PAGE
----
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For Release: April 30, 2009
Oklahoma State Department of Health Issues Swine Flu Update
Currently, no cases of swine influenza A (H1N1) virus infection have yet been confirmed in Oklahoma. The Oklahoma State Department of Health’s Public Health Laboratory expects to receive swine flu test kits from the federal Centers for Disease Control and Prevention (CDC) early next week. This will allow the state health department to conduct confirmatory laboratory testing for swine flu. However, there must be five positive specimens in Oklahoma to validate the tests before the state no longer relies on CDC for confirmatory testing.
Many hotline callers have asked about medicines to treat swine flu. Two antiviral drugs are available by prescription, Tamiflu and Relenza. They may make the illness milder and prevent serious flu complications, however, public health officials caution that persons should not request that their physician prescribe these drugs to take as a precaution or keep at home “just in case” they develop flu symptoms. The drugs should only be prescribed for those with life-threatening complications from the flu. Otherwise, overuse could result in limited supplies for those who need it most. In addition, overuse could lead to flu viruses becoming resistant to the drugs.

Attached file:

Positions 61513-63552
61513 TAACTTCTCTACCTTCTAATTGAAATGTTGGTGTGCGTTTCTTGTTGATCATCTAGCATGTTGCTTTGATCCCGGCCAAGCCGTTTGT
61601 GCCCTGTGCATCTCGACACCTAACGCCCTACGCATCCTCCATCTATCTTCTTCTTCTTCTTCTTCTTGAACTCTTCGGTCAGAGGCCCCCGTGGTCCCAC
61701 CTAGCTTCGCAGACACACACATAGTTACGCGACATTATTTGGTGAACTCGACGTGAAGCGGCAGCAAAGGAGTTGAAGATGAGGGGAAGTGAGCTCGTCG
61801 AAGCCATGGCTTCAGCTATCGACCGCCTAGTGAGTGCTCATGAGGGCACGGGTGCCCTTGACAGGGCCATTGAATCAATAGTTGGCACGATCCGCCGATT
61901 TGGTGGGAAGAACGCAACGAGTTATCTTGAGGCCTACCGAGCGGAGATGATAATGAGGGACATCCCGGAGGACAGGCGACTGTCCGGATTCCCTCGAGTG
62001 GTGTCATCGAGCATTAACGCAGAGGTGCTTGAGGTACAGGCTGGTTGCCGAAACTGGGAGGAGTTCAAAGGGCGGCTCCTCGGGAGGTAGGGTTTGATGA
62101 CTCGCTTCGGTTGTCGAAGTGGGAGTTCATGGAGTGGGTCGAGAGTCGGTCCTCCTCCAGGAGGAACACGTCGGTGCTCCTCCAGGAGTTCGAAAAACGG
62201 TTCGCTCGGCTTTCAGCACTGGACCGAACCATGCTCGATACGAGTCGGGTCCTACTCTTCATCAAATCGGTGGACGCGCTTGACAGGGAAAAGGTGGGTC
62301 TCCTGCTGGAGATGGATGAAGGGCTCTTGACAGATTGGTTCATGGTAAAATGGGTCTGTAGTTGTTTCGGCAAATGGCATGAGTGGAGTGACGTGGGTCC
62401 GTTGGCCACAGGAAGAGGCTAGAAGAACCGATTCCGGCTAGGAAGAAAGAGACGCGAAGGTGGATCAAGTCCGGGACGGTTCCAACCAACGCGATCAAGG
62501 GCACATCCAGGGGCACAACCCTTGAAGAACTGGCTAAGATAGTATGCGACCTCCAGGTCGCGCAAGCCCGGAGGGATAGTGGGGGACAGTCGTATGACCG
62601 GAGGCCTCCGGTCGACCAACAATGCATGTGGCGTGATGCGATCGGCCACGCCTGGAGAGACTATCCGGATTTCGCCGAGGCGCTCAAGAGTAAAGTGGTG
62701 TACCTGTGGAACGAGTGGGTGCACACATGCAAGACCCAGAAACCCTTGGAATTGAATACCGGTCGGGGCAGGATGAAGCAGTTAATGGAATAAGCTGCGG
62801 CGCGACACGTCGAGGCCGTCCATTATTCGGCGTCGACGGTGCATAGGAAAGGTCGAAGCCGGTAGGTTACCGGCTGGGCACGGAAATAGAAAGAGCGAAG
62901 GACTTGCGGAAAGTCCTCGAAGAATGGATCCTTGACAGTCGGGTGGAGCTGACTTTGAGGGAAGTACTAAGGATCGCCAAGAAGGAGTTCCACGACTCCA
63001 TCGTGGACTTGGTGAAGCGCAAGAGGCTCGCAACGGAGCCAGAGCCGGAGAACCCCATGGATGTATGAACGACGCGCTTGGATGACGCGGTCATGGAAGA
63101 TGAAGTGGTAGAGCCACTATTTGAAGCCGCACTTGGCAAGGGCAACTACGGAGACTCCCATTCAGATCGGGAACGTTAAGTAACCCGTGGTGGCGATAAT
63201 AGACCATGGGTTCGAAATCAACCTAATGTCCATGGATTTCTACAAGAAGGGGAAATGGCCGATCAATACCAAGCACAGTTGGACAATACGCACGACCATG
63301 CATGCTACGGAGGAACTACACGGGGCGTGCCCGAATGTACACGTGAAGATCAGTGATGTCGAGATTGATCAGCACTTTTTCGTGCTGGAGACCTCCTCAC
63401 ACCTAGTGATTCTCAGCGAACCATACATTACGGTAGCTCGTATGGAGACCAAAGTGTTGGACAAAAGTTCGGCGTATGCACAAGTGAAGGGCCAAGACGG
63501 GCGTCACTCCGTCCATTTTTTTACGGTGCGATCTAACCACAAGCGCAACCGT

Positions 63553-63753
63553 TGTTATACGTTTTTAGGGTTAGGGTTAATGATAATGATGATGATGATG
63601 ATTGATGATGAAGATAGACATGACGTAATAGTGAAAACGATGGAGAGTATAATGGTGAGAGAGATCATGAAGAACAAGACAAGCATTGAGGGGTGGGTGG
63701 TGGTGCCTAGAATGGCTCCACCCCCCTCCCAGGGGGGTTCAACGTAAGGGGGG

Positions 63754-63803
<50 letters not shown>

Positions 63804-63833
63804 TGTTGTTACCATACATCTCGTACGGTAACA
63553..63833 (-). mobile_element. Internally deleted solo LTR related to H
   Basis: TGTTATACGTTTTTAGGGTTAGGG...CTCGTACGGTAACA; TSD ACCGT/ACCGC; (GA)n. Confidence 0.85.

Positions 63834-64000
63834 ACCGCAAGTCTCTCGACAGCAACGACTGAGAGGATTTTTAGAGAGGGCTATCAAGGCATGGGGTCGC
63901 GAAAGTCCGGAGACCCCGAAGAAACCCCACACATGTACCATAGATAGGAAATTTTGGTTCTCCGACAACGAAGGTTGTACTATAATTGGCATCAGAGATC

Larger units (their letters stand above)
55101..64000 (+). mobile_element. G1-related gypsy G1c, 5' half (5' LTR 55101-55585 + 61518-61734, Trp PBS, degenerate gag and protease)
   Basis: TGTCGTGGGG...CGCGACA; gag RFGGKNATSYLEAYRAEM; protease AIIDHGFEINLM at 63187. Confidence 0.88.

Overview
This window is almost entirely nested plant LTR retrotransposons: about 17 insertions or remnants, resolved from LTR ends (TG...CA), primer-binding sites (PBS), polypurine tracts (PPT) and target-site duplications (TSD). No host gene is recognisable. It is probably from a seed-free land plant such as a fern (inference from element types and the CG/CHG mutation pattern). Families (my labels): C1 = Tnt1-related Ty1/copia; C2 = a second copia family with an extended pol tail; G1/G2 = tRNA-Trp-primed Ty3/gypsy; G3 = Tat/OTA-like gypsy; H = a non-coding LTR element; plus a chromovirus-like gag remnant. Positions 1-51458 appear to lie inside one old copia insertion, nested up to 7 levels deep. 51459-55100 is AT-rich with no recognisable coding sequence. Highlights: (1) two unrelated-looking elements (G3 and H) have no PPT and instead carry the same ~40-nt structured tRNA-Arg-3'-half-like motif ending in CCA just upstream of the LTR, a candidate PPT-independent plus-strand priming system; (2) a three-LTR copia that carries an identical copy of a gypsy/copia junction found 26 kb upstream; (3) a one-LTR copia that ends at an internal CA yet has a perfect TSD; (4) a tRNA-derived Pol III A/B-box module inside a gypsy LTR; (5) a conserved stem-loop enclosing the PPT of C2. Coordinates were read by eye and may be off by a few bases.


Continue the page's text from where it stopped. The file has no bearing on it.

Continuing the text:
Some callers are also questioning the potential for school closures. Public health officials advise that school closures should not be considered until there are confirmed cases of swine influenza in the state. Faculty and students should continue to practice general health precautions and stay home if they are ill.
Health officials advise that all Oklahomans should be practicing the following recommendations to prevent the spread of flu:
· Wash hands often to protect yourself from germs.
· Avoid touching your eyes, nose or mouth; germs are often spread when a person touches a contaminated object and then touches his or her eyes, nose or mouth.
· Avoid close contact with people who are sick.
· If you are sick, stay home from work, school, and running errands. You will help prevent others from catching your illness.
· Cover your mouth and nose with a tissue when coughing or sneezing.
· Contact your physician if you are experiencing flu-like symptoms. Some antiviral drugs may be used to treat persons who become ill with swine influenza.
Health officials also suggest that in the event the swine influenza A (H1N1) outbreak becomes more serious, persons should start now to be prepared. Store a supply of food and water. Have two weeks of your regular prescription drugs at home. Keep health supplies on hand, including pain relievers and cold medicines.
Additional information on swine influenza is available by visiting the OSDH Web site at www.health.ok.gov and the federal Centers for Disease Control and Prevention swine flu Web site at www.cdc.gov/swineflu, or by calling your local county health department.
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